Basics of Spiritual Maturity 103
And let us consider how to stir up one another to love and good works, not neglecting to meet together, as is the habit of some, but encouraging one another, and all the more as you see the Day drawing near. (Heb. 10:24-25)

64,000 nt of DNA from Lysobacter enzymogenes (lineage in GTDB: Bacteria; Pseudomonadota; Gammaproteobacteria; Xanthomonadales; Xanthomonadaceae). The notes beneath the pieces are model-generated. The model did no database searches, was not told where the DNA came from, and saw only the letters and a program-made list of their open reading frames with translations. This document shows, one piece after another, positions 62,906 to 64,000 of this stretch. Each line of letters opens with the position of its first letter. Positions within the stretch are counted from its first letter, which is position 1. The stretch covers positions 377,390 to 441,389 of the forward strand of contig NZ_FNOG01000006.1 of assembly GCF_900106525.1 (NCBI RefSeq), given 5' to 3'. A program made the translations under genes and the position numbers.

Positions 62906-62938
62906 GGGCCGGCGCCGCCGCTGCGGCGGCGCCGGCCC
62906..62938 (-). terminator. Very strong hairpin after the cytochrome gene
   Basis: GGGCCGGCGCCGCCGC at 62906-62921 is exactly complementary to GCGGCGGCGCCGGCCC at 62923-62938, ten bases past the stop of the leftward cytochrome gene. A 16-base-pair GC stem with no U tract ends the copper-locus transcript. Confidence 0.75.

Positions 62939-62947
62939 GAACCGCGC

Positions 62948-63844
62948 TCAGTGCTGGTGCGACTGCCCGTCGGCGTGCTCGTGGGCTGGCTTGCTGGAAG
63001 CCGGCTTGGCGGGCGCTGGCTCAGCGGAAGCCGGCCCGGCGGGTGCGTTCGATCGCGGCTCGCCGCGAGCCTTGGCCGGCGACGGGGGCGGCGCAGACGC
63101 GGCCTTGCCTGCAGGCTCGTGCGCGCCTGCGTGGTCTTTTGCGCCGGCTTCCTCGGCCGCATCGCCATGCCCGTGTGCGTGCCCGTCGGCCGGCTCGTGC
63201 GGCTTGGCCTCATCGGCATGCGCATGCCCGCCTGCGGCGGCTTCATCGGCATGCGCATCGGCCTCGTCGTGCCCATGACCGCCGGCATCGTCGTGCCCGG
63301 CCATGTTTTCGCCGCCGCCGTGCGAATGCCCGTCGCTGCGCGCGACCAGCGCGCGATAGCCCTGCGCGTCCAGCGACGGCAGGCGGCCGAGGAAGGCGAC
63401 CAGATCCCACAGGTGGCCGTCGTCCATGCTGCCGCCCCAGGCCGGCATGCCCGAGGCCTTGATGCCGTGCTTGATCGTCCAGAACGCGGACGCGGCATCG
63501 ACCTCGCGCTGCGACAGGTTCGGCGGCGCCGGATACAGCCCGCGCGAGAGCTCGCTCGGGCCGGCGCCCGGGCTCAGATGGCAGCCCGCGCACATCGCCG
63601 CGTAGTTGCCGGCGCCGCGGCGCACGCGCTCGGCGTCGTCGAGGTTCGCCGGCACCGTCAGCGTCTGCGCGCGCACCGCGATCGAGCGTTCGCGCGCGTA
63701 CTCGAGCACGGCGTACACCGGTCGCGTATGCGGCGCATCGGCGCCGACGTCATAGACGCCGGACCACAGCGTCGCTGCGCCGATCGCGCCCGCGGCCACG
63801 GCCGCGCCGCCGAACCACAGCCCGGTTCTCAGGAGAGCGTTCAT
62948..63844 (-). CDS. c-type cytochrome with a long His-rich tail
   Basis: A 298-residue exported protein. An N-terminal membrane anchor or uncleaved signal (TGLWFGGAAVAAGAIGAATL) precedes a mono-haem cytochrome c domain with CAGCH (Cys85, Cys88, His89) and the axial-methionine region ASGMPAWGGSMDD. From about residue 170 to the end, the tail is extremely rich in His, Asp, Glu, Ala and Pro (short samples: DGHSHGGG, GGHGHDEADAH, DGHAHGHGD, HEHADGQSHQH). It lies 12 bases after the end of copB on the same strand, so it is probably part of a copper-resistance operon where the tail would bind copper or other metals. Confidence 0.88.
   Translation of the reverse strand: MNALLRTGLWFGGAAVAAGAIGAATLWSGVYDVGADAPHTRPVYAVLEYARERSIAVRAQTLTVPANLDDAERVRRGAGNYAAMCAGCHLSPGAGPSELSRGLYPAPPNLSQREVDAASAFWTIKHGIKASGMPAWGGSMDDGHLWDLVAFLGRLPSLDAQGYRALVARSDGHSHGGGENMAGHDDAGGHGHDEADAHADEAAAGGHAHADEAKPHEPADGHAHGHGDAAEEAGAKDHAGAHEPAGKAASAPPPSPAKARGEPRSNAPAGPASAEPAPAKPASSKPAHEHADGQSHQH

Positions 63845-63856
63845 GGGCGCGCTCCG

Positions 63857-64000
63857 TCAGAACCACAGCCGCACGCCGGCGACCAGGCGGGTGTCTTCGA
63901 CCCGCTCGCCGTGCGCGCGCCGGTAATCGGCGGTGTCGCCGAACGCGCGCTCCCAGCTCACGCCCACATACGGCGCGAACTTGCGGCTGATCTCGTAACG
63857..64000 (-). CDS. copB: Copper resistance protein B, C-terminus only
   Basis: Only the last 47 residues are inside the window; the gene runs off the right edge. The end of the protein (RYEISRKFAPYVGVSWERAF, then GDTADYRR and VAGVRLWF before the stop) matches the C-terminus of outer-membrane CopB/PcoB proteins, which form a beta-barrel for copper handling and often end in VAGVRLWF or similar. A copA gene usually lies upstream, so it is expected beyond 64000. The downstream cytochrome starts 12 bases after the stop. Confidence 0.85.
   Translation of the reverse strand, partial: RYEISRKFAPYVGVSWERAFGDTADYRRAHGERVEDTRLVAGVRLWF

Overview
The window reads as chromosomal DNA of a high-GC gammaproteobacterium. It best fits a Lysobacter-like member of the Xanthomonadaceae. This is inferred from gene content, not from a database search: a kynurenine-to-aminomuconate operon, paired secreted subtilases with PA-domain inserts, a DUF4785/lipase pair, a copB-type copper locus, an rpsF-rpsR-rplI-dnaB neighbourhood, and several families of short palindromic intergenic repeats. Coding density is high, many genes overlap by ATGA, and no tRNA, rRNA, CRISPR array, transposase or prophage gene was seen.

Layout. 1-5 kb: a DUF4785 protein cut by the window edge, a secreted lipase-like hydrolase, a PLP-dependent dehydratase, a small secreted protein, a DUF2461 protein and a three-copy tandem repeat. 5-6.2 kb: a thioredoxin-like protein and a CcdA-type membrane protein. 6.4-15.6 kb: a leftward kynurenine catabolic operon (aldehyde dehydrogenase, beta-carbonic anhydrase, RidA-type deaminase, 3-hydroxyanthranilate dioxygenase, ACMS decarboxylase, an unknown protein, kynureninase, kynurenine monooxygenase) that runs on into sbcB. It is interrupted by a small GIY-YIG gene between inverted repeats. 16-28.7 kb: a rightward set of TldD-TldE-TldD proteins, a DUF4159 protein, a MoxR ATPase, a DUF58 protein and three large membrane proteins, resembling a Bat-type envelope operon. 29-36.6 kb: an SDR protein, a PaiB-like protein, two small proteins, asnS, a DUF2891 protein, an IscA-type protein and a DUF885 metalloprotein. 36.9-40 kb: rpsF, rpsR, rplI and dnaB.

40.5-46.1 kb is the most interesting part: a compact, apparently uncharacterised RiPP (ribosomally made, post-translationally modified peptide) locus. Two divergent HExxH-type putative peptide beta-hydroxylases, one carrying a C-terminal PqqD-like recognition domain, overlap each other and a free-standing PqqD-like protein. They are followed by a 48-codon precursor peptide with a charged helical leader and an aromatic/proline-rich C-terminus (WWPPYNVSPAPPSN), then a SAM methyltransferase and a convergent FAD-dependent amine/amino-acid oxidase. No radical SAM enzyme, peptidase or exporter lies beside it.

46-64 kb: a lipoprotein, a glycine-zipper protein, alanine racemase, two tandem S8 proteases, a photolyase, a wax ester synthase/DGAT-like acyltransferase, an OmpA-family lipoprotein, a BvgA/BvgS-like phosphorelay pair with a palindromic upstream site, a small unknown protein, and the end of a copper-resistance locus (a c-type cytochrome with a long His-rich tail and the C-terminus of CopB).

As we continue discussing the four basic elements for reaching spiritual maturity, the third element is fellowship. While this seems very elementary, there is this dangerous idea that has been moving like wildfire throughout evangelical churches during the past half century that seeks to undermine this vitally needed ingredient, that is the idea that we don’t need anyone else to worship God and be in a right and healthy relationship with God, that all we need is a Bible in our hands and the Holy Spirit in our hearts, and we’re doing just fine. This idea has been exacerbated by the Covid pandemic with many churches having to provide Sunday services online, now that the pandemic is lifting, many Christians are thinking they’ll just continue “doing worship” at home. It’s convenient. It’s easy. And it works just as well as being in church in person. The only problem is that it’s not biblical and it’s not healthy. Attending church in person is not optional. It’s commanded. However, we never want to follow God’s commands solely out of a sense of obligation. But it is worth noting that when God issues commands to his people, they are what is best for them. God’s commands are good and helpful to us. Thus, in Hebrews 10:24-25, scripture says, “And let us consider how to stir up one another to love and good works, not neglecting to meet together, as is the habit of some, but encouraging one another, and all the more as you see the Day drawing near.” Notice how we are to consider, think about, stirring up one another, encouraging and motivating one another, “to love and good works.” By “not neglecting to meet together, as is the habit of some.” When the author says, “not neglecting to meet together”, he is not speaking about mid-week home Bible studies or getting together for lunch. In New Testament times, ninety percent of the population was agrarian. In fact, the idea of a forty-hour work week was non-existent. Most people worked their farms from sunrise to sunset, seven days a week. However, Christians began breaking away from their farms on Sunday mornings to gather for worship. Thus, when scripture commands us to not neglect to meet together, as is the habit of some, but instead to encourage one another, it is specifically talking about corporate worship on the Lord’s Day. But this does not mean we should limit our fellowship time with the saints to just Sunday’s. Scripture tells us in many places that if we walk with the wise, we will become wise (Prov 13:20), iron sharpens iron (Prov 27:17), we should look out for each other (Gal 6:1), and we need and are dependent on each other (1 Cor 12:12-26). Regular fellowship (i.e., friendship with believers, hanging out with Christians) is incredibly important to reaching spiritual maturity.
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